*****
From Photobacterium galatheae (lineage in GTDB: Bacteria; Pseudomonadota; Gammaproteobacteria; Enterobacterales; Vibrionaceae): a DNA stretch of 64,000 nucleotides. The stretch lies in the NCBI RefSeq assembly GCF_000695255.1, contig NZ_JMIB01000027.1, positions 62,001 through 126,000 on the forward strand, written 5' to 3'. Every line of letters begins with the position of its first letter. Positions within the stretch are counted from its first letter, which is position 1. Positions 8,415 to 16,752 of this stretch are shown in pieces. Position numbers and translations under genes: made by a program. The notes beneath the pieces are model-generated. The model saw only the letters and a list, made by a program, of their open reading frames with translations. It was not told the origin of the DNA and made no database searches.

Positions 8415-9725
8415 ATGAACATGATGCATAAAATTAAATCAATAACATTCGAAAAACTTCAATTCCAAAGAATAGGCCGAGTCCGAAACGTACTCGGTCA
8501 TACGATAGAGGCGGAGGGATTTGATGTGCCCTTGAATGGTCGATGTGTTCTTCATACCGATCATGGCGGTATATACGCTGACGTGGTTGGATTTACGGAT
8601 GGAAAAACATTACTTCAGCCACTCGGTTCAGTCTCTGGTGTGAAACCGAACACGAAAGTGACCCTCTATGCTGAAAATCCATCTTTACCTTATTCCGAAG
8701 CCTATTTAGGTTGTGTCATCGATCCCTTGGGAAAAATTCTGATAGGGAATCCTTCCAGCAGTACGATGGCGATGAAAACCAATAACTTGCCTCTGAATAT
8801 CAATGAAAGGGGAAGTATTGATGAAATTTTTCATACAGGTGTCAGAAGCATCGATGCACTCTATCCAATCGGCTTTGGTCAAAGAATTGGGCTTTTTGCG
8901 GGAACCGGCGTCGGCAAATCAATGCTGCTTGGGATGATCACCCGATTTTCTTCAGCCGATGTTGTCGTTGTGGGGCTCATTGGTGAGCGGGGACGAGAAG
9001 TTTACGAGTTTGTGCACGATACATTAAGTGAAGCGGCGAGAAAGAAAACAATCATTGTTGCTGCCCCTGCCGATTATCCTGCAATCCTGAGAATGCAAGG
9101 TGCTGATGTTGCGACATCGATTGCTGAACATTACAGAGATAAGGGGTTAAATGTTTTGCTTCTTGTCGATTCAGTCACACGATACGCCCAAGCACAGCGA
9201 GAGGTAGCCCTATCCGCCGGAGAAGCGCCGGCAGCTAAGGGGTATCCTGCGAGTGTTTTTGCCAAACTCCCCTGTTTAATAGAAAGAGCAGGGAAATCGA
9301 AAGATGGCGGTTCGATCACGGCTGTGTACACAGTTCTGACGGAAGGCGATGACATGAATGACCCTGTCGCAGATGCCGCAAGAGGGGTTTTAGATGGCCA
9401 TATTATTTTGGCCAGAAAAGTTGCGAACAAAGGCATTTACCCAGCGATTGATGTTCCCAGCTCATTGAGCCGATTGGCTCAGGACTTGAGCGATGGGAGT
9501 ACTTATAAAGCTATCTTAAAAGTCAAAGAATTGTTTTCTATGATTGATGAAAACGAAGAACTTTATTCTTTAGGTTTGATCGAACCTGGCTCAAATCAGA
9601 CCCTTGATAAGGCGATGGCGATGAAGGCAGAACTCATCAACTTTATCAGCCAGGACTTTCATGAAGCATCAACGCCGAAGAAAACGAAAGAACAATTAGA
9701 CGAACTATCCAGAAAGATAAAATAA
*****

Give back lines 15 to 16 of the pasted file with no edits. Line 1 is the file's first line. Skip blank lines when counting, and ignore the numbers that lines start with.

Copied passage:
9601 CCCTTGATAAGGCGATGGCGATGAAGGCAGAACTCATCAACTTTATCAGCCAGGACTTTCATGAAGCATCAACGCCGAAGAAAACGAAAGAACAATTAGA
9701 CGAACTATCCAGAAAGATAAAATAA